Reality Check: Friendship is generated with opportunity, common interests, and communication between two people. Seems obvious. Obviously, you met your BFF because your lives crossed paths along the way and you made an emotional connection. Over time, you can probably say you love your BFF. You deeply care about each other, respect each other, and support each other through happy, sad, frustrating, and joyous times.
The first part of making a friend is the opportunity. We are all capable of making friends with other people. To think that we are destined to have the friends we do, is a stretch. However, without the opportunity in which you met this friend, there is zero chance you would have connected and nourished your friendship.
What if you went to a different school growing up? You would have had different students in your classes and likely made different friends. The opportunities you had would be different and likely have different social connections.
Growing up, my school friends did not live in my town. I went to a religious day school a few towns over and did not see kids from my neighborhood during the day. The kids I went to school with lived across several different towns, which made developing friendships harder because we did not have the same sports teams or personal activities to see each other at. The kids that I did play sports with, mostly had the same classes in school. The friends I had at school knew that I struggled with reading and using expressive language. The friends I had at sports only knew me as a strong player who was always at practice and at every game. The friends I had at school had to help me more than I was able to help them because my skills were limited. The friends I had at sports knew me as a reliable team member. When I was at school, I often walked away feeling unsuccessful and insecure. When I was at the sports field, I could walk away feeling successful and confident. I lived in two different worlds through the opportunities I was given.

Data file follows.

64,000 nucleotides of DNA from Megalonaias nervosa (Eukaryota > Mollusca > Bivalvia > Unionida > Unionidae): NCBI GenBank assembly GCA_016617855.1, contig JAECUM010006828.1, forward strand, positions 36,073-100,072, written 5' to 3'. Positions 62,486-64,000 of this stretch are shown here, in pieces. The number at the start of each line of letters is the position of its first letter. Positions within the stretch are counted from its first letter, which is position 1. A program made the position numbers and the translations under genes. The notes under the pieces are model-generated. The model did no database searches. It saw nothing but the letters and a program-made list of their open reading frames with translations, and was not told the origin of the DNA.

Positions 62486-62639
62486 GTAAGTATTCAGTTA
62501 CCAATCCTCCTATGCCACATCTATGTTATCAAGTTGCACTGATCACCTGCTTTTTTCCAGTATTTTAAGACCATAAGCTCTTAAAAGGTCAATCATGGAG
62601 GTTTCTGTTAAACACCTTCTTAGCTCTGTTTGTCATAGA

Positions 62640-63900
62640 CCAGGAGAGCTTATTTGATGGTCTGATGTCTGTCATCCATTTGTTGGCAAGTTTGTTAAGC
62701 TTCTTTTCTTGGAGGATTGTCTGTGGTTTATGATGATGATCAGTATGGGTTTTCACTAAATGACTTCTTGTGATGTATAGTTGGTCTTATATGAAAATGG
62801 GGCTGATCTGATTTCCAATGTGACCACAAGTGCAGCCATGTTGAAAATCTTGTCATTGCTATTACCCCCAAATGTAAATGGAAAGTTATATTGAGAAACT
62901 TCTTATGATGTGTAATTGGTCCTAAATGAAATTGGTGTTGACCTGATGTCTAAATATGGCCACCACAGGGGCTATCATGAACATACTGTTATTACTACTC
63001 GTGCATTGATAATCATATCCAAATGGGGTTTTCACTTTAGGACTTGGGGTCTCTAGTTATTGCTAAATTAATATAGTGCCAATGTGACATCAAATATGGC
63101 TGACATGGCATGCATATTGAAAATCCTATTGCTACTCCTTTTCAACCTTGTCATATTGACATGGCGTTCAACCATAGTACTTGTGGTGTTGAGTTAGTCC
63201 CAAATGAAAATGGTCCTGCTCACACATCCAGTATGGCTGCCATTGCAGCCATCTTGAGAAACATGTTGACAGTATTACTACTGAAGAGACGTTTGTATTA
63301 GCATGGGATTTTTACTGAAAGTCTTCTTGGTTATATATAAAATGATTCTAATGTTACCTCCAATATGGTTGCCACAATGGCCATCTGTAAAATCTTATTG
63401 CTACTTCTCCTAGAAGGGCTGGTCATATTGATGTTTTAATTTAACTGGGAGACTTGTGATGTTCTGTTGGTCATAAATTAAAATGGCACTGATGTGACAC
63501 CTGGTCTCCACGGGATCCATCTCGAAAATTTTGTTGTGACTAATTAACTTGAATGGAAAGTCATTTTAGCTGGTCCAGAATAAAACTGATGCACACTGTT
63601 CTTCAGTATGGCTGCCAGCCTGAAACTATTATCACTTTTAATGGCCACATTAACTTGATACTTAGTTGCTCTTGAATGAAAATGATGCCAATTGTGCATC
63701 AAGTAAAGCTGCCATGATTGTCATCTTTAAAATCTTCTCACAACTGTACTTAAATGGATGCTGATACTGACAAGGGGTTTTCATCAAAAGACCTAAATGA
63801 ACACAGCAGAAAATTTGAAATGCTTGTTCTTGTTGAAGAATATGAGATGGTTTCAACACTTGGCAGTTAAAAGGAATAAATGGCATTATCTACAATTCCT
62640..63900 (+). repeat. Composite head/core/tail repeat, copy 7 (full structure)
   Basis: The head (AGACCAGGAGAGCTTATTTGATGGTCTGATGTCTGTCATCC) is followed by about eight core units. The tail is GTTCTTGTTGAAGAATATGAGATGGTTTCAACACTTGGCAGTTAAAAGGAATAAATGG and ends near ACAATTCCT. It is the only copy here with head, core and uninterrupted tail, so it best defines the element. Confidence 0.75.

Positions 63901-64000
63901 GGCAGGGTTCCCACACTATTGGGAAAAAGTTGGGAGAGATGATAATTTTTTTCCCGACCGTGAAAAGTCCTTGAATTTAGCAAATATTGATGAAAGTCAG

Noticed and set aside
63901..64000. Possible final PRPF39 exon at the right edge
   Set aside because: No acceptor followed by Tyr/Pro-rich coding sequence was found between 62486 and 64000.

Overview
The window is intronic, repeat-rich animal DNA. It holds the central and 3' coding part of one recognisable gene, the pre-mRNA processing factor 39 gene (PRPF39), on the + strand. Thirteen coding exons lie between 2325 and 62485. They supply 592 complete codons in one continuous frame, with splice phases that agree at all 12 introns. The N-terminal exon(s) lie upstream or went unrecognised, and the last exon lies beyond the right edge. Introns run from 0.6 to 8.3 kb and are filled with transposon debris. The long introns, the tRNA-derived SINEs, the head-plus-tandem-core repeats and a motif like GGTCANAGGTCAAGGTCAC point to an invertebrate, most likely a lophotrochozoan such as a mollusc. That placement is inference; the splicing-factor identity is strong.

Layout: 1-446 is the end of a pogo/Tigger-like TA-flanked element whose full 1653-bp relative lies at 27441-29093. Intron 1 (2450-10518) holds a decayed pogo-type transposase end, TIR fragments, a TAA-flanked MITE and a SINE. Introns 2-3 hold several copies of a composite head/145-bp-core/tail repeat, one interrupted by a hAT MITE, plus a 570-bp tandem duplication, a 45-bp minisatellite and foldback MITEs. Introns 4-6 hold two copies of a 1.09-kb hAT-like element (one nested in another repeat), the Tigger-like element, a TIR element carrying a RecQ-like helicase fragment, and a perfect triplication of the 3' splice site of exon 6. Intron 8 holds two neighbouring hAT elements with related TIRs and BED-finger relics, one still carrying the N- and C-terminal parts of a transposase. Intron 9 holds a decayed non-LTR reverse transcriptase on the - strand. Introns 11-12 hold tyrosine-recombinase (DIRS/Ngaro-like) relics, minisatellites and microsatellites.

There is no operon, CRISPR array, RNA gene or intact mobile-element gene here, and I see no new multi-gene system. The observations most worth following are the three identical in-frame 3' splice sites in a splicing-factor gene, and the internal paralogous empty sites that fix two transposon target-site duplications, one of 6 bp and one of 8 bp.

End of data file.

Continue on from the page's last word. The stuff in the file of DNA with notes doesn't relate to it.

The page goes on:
The friends I made at sports knew the better side of me because I was happier, more social, and felt like I had the skills I needed to contribute to my team. Feeling capable, independent, and accepted made me want to show up to practice and games because I was motivated. These opportunities were more than developing technical skills, but to establish friendships with like-minded peers. We were all there because we had a mutual love for sports and I loved it.
I thought about this for years. As a teacher, you see students who thrive in certain areas and struggle in other areas of schooling. Best practice for me to work with struggling students is to make sure that the learning is fun; to make sure the content is interesting and that students are excited to learn. My Special Education background has given me the opportunity to become an excellent teacher. Special Education is more than working with students with special needs. Special Education means specialized education. SIMPLY: highly-skilled and proficient in delivering tailored instruction to meet the needs of all students.
Teaching is much more fun for me if the students want to be there. The first way to make that happen, is to offer opportunities that meet the interests of my students. Maybe you’ll fall in love with the resistance of swimming? Or fall in love with the visual stimulation of skiing and snowboarding? Or maybe fall in love with the thrill of highs with rock climbing?
Maybe your love for how you spend your time, may just bring you another friend. Someone who enjoys the same activities. Someone who had an opportunity to do something fun. Someone who had the privilege of meeting you along the way. Long lasting love and friendship are only possible when the right opportunities are aligned and bring people together as a result over common interests through a mutual understanding for communication and respect. Starting with the right opportunity every time is key.
With Love and Friendship,